It would use half of the federal government’s income from energy production on federal lands and offshore to address the $12 billion National Park Service maintenance backlog.

“I actually think that bill will likely pass before the year is out and that is good news for us out here on the Olympic Peninsula,” Kilmer said.

“Our park is an amazing generator of economic opportunity in this region. It is the crown jewel, but the crown jewel is getting a little rusty.”

He said the bill would make a “significant dent,” in the maintenance backlog.

Climate change

Dightman and Kilmer also had differing opinions on whether humans contribute to climate change. A Peninsula College student asked the candidates whether they would support legislation that would bring the United States back in line with the Paris Agreement or at least support U.S. specific science-based legislation that would limit emissions of greenhouse gases.

“What I’m going to support is further research in the area of climate change,” Dightman said. “I don’t think we definitively know whether man is causing all the changes or not. I know we hear from the media that 97 percent of climatologists think that man is making the change, but the reality is that isn’t an accurate statistic.”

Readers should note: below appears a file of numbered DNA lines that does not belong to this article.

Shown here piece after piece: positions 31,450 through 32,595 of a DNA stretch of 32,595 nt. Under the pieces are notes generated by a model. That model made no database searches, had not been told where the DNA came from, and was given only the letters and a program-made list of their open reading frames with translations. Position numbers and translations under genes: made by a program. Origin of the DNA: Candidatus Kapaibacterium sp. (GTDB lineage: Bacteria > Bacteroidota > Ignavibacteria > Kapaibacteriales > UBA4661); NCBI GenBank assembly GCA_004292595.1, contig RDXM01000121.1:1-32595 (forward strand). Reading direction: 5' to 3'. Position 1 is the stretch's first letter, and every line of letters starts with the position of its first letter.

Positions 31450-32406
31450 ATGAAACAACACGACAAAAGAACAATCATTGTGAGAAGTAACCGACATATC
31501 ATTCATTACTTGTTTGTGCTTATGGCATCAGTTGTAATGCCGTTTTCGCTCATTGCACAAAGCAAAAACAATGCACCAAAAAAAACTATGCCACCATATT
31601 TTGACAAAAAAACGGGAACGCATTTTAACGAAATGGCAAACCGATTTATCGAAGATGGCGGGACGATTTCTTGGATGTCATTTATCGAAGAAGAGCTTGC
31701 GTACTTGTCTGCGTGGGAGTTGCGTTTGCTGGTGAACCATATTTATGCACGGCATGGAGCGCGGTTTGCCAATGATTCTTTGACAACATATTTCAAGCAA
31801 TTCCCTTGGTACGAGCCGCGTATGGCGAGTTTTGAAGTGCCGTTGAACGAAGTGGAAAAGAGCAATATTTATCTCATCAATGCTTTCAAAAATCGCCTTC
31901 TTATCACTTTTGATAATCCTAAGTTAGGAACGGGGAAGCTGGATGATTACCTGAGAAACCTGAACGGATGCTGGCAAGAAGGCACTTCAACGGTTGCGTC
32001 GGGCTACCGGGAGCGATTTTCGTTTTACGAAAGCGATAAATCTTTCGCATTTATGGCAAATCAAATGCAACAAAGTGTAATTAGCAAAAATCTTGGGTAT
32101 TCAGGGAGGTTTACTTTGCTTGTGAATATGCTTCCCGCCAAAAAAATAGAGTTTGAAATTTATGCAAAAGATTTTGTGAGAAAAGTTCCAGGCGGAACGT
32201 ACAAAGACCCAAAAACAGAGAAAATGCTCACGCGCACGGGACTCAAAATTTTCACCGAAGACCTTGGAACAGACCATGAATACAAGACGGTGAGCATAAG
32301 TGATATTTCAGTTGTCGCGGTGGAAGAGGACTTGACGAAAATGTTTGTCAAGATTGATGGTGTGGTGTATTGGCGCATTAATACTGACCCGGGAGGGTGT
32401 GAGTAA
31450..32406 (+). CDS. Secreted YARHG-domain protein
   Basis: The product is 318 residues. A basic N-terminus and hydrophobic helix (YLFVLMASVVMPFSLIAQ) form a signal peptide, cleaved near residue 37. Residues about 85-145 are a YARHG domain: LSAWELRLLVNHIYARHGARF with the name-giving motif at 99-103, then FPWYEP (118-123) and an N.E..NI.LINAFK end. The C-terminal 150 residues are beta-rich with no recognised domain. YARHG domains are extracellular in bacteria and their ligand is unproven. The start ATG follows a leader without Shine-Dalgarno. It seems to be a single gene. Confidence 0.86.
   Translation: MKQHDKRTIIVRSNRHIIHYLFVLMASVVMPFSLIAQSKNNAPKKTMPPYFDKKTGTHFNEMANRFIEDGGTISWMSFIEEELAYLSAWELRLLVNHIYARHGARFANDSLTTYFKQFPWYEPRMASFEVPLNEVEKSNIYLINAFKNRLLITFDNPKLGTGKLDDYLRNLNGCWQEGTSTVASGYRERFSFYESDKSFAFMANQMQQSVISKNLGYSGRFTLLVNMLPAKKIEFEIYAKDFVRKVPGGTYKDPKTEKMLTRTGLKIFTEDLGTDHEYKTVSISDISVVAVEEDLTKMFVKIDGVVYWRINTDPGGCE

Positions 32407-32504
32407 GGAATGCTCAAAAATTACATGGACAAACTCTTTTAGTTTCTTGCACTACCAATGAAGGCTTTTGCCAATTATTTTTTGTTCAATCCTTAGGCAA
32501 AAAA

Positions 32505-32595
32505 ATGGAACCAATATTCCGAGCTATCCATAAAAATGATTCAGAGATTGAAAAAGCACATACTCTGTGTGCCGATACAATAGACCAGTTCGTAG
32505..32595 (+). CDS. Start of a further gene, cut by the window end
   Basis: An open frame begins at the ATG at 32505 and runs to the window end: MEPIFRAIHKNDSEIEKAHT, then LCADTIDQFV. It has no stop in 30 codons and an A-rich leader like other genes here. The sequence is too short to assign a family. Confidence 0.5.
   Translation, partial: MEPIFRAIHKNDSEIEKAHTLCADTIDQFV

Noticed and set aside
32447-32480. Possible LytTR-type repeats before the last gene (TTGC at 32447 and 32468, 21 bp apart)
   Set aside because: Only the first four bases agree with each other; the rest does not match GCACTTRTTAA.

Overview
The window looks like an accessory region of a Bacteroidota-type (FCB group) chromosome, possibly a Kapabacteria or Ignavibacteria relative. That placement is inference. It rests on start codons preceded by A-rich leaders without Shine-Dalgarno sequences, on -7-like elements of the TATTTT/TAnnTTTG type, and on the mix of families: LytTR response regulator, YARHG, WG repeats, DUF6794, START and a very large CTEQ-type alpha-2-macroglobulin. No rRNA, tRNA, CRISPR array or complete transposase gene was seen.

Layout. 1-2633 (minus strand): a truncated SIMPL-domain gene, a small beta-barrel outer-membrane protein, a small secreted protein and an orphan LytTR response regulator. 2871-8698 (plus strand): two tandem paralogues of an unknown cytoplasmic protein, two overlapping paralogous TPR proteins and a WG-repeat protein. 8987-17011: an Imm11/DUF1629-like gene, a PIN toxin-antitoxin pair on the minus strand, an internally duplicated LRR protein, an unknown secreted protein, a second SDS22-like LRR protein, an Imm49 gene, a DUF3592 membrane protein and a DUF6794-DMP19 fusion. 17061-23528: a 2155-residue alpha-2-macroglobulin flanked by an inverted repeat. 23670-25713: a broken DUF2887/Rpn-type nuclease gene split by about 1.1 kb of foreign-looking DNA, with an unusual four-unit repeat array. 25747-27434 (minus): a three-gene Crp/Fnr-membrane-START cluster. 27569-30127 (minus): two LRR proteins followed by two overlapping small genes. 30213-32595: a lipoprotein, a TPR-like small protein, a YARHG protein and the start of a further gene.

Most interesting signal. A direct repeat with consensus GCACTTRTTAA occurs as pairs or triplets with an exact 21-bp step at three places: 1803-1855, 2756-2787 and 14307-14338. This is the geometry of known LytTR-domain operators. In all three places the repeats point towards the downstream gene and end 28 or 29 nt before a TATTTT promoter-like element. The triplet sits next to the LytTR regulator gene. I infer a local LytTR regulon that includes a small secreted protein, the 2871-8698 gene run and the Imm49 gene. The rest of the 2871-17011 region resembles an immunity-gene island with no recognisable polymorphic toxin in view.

According to the National Aeronautics and Space Administration, multiple published studies show that 97 percent or more of actively publishing climate scientists agree that climate-warming trends over the past century are “extremely likely due to human activities.”

Dightman said that if climate change is real, it’s a “big, big deal and we need to do something about it.”

Dightman said he believes the Paris Agreement is meant to make a difference in the world, but that the U.S. needs to be responsible for itself.

“We don’t need every other country in the world telling us what we should do,” Dightman said.

The Peninsula College student responded while asking a second question, saying he is quizzed on the topic in class and that textbooks used at the college reference that research.

When the student said he’d show Dightman the textbook, Dightman responded and said “that’s just a silly thing to say,” and that he could show 100 textbooks that offer a differing view.

Kilmer was clear in his response.

“I think climate change is real; I think human beings contribute to it; I think it’s time for politicians to stop kowtowing to the fossil fuels industry and step up and do something about it,” Kilmer said.

“I think it’s embarrassing the United States is the only country on the planet that is not part of the Paris Climate Agreement,” Kilmer said. “I think that we should be a part of it.”

President Donald Trump announced in June 2017 that the U.S. would withdraw from the climate pact. Withdrawal takes three years.


Reporter Jesse Major can be reached at 360-452-2345, ext. 56250, or at [email protected].